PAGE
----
The lawmaker is expected to call a new session on Jan. 11, and Youngkin said he will propose a $397 million “tax relief” fund and expressed interest in cutting the corporate tax rate, among other possible cuts. He will define his budgetary priorities on Dec. 15, when he proposes changes to the two-year spending plan that went into effect on July 1.

On the positive side of the balance sheet, job growth has returned to Virginia since the end of company shutdowns and restrictions due to the pandemic. The state’s unemployment rate was 2.7 percent in October, one point below the national rate, and wage growth is picking up.

But Youngkin, a former private equity executive who delights in discussing state finances, outlined several potential weaknesses that could impact tax revenues next year. Most of the state’s revenue comes from taxes withheld from residents’ salaries, he said, and that would be impacted by recession-related job losses.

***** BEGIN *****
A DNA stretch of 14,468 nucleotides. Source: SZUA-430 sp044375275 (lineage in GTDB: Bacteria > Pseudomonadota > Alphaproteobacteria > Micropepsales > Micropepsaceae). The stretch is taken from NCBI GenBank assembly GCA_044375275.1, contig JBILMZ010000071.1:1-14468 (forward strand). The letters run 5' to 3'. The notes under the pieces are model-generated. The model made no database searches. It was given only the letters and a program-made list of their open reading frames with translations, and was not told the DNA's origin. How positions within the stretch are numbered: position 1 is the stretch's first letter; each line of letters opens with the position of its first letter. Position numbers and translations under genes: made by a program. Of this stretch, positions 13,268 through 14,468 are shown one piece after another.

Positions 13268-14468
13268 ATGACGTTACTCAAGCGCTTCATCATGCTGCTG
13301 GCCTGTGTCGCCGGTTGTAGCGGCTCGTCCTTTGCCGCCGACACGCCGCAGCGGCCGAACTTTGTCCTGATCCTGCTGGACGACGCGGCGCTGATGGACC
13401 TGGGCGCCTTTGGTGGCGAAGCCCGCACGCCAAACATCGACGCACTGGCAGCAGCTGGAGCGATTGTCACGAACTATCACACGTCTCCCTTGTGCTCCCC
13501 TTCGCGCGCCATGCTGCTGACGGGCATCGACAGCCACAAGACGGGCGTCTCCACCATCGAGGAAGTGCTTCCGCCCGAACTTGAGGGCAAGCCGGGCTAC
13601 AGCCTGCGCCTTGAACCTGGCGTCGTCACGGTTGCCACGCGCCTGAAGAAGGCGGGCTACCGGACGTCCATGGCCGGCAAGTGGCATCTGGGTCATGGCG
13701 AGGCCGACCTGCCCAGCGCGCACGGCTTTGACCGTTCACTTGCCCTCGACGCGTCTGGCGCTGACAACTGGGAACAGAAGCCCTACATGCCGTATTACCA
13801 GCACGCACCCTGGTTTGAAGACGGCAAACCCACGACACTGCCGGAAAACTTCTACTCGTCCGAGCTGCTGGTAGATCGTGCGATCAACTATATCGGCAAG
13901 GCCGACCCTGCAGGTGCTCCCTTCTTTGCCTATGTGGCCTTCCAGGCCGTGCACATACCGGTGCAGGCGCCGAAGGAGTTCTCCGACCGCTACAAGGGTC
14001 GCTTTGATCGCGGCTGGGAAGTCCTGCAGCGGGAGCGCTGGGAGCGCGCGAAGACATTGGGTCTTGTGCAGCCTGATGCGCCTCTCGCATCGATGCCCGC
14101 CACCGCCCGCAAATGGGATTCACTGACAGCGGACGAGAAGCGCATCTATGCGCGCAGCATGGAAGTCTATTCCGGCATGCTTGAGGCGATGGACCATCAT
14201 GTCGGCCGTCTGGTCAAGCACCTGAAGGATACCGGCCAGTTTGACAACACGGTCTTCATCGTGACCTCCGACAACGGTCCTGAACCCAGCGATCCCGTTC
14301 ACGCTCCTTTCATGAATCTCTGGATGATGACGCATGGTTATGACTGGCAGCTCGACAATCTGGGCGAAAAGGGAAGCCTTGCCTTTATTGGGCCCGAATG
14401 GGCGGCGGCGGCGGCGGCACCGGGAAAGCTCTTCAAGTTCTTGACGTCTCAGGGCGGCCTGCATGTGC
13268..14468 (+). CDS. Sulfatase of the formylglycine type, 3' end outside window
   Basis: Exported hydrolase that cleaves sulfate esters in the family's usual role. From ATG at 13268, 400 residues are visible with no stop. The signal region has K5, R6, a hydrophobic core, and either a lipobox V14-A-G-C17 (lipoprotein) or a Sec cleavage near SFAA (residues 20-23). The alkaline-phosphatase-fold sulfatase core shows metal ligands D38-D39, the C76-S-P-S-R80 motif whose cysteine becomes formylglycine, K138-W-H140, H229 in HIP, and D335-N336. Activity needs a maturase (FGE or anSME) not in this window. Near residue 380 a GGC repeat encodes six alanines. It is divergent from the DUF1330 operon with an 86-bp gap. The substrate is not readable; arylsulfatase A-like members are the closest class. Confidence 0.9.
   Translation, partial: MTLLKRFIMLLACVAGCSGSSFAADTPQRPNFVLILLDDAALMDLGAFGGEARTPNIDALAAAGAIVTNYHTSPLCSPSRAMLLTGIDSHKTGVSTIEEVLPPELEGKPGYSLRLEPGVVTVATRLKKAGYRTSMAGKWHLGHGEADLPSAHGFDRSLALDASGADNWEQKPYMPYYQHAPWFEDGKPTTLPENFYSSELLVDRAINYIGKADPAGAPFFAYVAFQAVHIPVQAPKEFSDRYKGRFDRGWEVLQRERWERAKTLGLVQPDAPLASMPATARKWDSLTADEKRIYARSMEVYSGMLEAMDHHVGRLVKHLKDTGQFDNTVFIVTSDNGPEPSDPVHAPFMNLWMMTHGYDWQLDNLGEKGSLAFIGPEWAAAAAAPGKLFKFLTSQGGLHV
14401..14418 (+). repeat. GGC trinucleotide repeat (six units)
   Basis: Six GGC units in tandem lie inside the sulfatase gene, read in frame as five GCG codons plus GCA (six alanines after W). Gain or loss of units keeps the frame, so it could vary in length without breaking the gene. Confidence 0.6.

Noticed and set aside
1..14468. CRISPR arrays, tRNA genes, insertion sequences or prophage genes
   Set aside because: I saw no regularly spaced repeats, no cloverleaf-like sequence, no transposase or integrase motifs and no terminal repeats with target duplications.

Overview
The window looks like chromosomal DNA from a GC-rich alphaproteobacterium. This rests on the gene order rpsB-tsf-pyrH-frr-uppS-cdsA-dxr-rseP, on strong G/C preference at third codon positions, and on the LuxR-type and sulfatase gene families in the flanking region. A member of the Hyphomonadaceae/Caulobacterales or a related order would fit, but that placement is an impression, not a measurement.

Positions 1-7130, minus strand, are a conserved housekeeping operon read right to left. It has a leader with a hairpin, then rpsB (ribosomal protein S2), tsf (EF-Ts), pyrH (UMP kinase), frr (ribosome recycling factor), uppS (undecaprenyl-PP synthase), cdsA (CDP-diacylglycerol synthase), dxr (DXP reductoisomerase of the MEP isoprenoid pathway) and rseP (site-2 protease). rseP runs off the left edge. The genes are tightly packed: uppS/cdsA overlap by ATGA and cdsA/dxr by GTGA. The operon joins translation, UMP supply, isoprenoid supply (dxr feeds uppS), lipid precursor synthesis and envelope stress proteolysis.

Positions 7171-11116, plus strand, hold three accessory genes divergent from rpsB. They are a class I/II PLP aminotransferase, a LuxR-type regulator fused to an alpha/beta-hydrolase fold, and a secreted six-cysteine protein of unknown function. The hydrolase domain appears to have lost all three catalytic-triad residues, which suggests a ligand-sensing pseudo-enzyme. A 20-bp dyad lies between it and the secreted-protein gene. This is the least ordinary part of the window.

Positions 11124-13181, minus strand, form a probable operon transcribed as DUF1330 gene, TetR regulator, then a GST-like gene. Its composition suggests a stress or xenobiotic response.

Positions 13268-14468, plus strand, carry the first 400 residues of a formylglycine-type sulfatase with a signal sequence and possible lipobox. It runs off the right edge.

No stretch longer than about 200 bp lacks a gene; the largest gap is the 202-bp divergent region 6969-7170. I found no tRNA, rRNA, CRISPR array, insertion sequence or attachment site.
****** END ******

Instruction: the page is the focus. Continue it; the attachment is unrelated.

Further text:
Taxes not withheld — tied to the stock market or other capital gains — “are much harder to predict,” Youngkin said. “We will be suitably cautious on this forecast,” given the steep ups and downs markets have experienced over the past year.

Corporate profits are another major source of state tax revenues, and Youngkin said he expects they will come under pressure next year if the economy slows. And consumer spending, which drives tax revenues, “has generally been pretty healthy. There has been some decline in the overall health of the consumer balance sheet, but it’s still good even compared to where we were before the pandemic. But that can change quickly. And so we’re watching that very closely,” she said.